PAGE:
Altec Lansing inMotion SoundBlade
Altec Lansing's latest inMotion speaker system designed for Bluetooth mobile phones.
- Design, build quality, doubles as a speakerphone, line-in jack
- Needs six batteries to run, can't connect wired and Bluetooth devices simultaneously, no way to turn off Trubass, no equaliser options
It doesn't offer outstanding sound quality, but the design and functionality of the Altec Lansing inMotion SoundBlade make it a decent choice if you're looking for a wireless speaker system.
Price$ 249.00 (AUD)
A razor-thin speaker system designed for use with A2DP-enabled mobile phones, Altec Lansing's inMotion SoundBlade is attractive, portable and convenient. Its sound quality definitely won't blow you away and the price is a little steep, but as long as you are aware of its limitations it is a handy device.
Altec Lansing has had a good reputation when it comes to the sound quality of its products, but it’s the design of the inMotion SoundBlade that is most impressive this time around. It is one of the smallest and most compact speaker docks we've reviewed. Along with its size, the glossy black finish also attracts attention.
The controls on the top of the inMotion SoundBlade (play, pause, forward, reverse, volume controls and a call-handling button) require a firm press to activate, but the system feels sturdy and well built; the pop-out stand on the rear is a nice touch.
The Altec Lansing inMotion SoundBlade supports A2DP (stereo), AVCRP (remote control), and speakerphone Bluetooth profiles. This means your mobile phone or other paired Bluetooth device can act as the unit's remote control — this is just as well, as the SoundBlade doesn't come with its own remote control. Thankfully, the unit can also be used with non-A2DP Bluetooth devices (such as the Apple's iPhone 3G) by way of an auxiliary input jack at the rear of the unit. Altec Lansing includes a line-in cable in the sales package. Unfortunately, if you use the auxiliary jack, none of the Bluetooth functions are available. For example, you can't use the unit as a hands-free speakerphone while your iPod is plugged in.
The Altec Lansing inMotion SoundBlade's built-in microphone lets it act as a hands-free speakerphone. The microphone works well from several metres away and during testing our callers didn't have any issues with the quality outgoing audio. The shielded design prevents speaker buzz that you sometimes encounter when using a mobile phone next to other electronic devices.
Sound quality via Bluetooth is actually slightly more impressive than when using the auxiliary jack. There is an annoying underlying hissing sound and the unit does distort at higher volume levels, but the SoundBlade produces reasonable quality when used at an appropriate volume. It obviously won't impress audiophiles — instrumental separation is poor, bass and mid-range are lacking and the sound does tend to feel quite muddy, especially during complex riffs — but these are limitations of most portable audio systems, not problems unique to this unit.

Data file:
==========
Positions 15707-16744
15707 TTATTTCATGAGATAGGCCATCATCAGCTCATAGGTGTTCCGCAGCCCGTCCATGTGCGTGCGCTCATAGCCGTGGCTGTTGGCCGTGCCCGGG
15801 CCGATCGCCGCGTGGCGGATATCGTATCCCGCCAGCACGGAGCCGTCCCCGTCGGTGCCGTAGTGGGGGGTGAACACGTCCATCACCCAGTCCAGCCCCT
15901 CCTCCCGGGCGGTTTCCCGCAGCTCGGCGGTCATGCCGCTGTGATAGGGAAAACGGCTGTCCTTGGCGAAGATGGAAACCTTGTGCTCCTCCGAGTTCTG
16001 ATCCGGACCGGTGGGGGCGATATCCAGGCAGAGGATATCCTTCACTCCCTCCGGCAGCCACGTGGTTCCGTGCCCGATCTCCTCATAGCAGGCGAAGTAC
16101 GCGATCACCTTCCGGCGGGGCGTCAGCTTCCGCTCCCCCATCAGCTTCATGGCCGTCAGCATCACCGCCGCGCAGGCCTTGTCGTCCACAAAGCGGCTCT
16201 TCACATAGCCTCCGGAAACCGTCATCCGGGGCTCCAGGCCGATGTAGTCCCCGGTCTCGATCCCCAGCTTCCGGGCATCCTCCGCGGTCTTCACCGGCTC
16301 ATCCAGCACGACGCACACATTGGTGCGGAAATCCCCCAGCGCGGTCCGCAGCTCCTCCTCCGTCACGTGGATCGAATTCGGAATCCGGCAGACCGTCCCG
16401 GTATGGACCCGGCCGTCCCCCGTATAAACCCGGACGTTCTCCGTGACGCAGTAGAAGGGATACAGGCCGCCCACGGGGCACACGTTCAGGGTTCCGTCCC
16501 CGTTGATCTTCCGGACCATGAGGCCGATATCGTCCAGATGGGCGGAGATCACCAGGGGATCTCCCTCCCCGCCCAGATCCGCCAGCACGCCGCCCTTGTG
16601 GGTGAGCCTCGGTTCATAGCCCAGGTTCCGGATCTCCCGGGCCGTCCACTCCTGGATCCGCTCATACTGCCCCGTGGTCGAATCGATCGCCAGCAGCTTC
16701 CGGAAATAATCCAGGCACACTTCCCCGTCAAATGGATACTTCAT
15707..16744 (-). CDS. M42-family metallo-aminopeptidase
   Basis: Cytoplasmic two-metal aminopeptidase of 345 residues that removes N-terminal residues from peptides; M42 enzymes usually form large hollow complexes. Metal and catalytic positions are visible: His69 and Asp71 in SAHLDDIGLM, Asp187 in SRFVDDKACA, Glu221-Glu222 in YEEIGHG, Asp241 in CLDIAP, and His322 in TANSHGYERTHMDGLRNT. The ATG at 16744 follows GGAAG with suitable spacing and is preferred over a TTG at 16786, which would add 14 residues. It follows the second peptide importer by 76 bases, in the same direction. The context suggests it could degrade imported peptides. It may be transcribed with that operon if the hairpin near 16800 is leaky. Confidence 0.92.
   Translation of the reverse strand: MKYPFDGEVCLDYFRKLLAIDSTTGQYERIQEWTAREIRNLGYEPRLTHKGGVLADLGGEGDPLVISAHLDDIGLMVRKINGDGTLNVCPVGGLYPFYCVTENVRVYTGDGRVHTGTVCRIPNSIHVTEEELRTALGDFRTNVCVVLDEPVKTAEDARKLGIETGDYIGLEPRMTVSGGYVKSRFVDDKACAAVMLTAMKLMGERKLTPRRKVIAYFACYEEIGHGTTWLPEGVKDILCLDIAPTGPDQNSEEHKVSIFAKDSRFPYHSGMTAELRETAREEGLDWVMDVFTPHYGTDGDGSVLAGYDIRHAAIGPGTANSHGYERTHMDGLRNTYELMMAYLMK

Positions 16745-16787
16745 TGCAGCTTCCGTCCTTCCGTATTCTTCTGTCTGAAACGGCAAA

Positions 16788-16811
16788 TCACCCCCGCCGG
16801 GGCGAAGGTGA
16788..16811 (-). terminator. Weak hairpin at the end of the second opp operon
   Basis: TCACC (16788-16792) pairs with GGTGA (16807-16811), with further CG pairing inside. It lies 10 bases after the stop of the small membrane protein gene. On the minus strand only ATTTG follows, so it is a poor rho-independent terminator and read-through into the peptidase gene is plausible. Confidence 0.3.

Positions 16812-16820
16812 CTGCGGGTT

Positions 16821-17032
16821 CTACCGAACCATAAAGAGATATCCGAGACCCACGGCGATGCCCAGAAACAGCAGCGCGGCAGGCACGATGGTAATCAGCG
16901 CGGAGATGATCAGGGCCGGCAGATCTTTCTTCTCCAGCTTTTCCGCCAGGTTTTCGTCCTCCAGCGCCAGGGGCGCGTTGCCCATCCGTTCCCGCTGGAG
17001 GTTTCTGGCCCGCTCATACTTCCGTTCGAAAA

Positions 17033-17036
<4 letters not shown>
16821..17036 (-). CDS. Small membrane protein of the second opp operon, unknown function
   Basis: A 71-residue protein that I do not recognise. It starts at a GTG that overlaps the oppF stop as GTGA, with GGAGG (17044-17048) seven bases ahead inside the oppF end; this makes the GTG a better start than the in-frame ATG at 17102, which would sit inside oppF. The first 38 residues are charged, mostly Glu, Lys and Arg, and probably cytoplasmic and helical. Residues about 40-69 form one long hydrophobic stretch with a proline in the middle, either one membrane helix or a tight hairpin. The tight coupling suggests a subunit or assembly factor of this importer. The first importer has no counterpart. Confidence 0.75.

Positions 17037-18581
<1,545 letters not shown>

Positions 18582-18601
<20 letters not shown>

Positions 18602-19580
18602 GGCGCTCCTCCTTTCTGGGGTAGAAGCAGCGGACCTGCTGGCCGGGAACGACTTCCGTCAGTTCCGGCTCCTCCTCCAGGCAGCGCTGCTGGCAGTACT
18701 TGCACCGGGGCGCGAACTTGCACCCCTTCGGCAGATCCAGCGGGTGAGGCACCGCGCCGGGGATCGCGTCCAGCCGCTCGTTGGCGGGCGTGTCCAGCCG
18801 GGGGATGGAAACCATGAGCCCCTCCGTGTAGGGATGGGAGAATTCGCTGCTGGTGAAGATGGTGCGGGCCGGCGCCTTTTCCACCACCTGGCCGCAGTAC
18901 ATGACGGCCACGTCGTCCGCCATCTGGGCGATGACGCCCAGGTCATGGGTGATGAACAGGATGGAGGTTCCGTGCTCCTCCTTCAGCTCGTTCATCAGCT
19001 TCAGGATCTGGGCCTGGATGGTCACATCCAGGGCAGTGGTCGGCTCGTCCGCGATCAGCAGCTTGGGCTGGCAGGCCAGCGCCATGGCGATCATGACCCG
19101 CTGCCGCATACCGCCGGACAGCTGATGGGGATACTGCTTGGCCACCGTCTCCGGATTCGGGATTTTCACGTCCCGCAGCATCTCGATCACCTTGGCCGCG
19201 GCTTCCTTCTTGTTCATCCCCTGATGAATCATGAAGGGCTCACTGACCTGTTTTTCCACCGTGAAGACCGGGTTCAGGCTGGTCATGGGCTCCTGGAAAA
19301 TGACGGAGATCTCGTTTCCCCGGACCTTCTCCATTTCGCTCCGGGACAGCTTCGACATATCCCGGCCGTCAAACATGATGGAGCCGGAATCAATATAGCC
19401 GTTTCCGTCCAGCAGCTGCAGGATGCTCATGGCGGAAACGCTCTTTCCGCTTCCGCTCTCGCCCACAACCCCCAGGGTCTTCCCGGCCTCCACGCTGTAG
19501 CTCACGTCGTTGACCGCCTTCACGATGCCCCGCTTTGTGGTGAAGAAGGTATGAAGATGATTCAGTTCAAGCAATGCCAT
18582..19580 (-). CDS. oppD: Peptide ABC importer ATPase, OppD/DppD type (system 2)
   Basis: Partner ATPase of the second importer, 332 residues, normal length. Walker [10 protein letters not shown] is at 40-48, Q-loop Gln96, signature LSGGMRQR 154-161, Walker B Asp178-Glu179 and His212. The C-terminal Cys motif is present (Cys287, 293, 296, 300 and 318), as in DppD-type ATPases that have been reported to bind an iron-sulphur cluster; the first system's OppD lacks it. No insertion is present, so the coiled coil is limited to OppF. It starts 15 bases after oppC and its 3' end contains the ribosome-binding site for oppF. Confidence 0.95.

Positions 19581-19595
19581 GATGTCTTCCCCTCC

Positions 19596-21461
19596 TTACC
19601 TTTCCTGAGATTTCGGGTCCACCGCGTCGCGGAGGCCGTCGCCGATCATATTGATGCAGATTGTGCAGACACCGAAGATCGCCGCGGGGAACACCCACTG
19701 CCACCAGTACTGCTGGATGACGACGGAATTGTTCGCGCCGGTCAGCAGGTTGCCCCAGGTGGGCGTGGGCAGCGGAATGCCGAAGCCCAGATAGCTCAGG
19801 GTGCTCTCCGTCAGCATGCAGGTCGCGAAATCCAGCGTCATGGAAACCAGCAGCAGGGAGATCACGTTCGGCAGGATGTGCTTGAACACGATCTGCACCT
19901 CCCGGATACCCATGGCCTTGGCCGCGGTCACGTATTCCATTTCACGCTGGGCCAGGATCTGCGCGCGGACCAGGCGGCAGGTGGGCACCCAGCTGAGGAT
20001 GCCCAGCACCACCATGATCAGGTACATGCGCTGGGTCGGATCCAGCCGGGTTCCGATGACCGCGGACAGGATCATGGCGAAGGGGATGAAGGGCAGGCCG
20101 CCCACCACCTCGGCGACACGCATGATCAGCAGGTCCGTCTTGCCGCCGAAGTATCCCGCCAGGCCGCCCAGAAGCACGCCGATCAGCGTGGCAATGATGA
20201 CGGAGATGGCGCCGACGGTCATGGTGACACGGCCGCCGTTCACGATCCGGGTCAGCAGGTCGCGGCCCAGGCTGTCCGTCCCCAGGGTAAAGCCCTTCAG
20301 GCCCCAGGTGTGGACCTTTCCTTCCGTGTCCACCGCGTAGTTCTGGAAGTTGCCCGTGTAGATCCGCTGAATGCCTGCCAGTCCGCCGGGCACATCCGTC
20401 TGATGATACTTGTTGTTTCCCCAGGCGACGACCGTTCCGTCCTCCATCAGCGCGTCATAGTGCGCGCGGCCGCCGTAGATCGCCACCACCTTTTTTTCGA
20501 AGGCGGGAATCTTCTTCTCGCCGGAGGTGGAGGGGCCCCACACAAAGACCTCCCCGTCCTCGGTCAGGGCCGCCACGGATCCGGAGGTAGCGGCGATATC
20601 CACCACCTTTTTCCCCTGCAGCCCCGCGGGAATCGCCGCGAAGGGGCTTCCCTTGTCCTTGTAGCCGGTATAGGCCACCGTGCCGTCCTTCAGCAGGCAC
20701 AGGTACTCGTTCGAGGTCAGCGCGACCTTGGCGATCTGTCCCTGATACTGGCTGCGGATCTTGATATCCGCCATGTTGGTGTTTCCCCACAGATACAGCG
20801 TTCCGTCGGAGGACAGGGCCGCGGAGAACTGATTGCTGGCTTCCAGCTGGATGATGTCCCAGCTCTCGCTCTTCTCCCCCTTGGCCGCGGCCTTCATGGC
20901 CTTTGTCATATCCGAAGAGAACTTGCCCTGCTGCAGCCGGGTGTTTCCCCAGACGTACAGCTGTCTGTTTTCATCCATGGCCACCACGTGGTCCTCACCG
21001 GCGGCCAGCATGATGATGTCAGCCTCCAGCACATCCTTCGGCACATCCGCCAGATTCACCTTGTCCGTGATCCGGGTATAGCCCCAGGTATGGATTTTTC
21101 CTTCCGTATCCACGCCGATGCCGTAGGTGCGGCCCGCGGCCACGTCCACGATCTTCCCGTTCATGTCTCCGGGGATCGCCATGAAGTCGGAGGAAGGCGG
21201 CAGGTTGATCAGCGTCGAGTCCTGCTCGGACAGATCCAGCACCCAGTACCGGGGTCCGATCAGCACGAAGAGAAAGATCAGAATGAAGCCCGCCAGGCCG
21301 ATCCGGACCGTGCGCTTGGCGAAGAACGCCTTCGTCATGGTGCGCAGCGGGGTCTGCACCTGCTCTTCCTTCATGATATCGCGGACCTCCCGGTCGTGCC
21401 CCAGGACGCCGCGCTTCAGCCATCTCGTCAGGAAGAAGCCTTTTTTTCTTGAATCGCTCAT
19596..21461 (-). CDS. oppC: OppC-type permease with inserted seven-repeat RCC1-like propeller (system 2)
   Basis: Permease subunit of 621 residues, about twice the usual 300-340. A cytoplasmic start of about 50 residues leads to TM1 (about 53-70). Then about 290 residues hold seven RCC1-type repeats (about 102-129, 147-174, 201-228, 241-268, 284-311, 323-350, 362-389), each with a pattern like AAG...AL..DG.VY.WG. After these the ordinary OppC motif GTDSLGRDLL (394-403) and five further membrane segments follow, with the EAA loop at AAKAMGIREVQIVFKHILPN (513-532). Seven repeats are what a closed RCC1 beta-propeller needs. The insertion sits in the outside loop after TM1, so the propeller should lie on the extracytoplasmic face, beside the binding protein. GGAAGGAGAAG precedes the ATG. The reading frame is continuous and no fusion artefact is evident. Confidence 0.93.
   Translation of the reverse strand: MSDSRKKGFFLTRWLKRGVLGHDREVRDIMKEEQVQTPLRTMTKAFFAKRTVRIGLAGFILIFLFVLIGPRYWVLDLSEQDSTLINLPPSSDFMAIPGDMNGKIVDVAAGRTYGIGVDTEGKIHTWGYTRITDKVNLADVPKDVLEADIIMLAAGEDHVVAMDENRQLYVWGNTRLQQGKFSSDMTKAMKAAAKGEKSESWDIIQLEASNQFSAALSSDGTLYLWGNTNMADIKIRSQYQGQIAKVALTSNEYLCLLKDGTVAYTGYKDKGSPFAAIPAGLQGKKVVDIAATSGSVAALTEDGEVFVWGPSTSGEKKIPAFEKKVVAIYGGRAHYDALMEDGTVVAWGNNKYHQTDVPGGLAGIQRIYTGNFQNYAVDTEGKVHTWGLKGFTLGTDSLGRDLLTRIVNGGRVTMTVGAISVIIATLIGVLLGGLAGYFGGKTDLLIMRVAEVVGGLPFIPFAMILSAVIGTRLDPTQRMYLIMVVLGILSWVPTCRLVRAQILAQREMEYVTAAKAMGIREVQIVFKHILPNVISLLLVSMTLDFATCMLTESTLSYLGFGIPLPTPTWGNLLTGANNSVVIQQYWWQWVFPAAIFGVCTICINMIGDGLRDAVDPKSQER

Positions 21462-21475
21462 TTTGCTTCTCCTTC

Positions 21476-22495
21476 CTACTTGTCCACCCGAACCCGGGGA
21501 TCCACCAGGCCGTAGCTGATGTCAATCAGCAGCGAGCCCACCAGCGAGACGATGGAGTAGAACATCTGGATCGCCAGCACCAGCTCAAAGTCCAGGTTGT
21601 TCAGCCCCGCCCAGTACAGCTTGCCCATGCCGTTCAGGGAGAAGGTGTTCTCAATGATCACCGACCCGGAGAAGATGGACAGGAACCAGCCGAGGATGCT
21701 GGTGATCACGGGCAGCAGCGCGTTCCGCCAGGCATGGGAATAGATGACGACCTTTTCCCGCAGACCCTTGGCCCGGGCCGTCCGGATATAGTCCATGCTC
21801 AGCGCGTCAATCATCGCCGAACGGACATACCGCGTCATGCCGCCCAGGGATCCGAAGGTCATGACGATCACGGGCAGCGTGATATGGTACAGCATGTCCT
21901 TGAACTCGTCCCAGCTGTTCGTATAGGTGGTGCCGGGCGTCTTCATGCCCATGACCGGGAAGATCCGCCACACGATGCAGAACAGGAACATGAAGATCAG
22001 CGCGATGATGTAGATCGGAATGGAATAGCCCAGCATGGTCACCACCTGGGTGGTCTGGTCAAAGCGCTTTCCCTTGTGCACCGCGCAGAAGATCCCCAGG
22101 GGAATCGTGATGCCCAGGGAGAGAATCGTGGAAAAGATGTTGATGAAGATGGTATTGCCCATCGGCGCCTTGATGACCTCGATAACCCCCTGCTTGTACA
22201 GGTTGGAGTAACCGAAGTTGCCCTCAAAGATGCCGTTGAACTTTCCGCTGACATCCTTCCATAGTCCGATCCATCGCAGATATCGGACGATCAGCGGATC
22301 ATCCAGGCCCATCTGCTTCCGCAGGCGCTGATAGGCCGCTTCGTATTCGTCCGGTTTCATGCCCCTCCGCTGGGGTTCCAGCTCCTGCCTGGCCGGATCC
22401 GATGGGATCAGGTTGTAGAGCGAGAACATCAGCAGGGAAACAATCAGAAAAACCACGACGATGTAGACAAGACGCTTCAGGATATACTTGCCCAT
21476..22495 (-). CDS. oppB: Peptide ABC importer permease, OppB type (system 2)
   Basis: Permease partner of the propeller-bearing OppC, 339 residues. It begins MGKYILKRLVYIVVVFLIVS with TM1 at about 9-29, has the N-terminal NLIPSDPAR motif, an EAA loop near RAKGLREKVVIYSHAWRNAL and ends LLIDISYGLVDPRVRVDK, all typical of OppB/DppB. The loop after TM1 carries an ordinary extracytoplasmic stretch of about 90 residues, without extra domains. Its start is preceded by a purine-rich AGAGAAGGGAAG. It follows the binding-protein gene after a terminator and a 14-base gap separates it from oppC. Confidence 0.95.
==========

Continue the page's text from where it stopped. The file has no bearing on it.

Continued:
Our main complaint lies with the SRS Trubass technology — there is no way to turn it off. Altec Lansing claims the presence of this function delivers "a powerful, immersive experience with the perception of deep, rich bass", but we aren't inclined to agree. The lack of any equalisation settings is also a downside, with not even basic treble or bass adjustment available.
The Altec Lansing inMotion SoundBlade can be powered by the included AC adapter or six regular alkaline AAA batteries. Altec Lansing promises up to 24 hours of continuous operation before the batteries require changing.
Join the Good Gear Guide newsletter!
Most Popular Reviews
- 1 Playing chicken with a Tesla Model S
- 2 Audi TT (2015) review: A smarter take on the sports coupe
- 3 Microsoft Lumia 640 review: Honouring Nokia's legacy
- 4 Apple Watch review: saving time
- 5 Samsung SUHD smart TV (JS9500) review
Deals on Good Gear Guide
- Networking, Wireless & VoIP
Deals on Good Gear Guide
Latest News Articles
- EC says LCD screen cartel is active globally
- Sharp to increase LCD panel production on higher demand
- Dick Smith report says Australians keen to switch to digital radio
- Samsung, Numonyx to develop PCM specifications
- Faster SD cards could reach devices next year
GGG Evaluation Team
First impression on unpacking the Q702 test unit was the solid feel and clean, minimalist styling.
For work use, Microsoft Word and Excel programs pre-installed on the device are adequate for preparing short documents.
The Fujitsu LifeBook UH574 allowed for great mobility without being obnoxiously heavy or clunky. Its twelve hours of battery life did not disappoint.
The screen was particularly good. It is bright and visible from most angles, however heat is an issue, particularly around the Windows button on the front, and on the back where the battery housing is located.
My first impression after unboxing the Q702 is that it is a nice looking unit. Styling is somewhat minimalist but very effective. The tablet part, once detached, has a nice weight, and no buttons or switches are located in awkward or intrusive positions.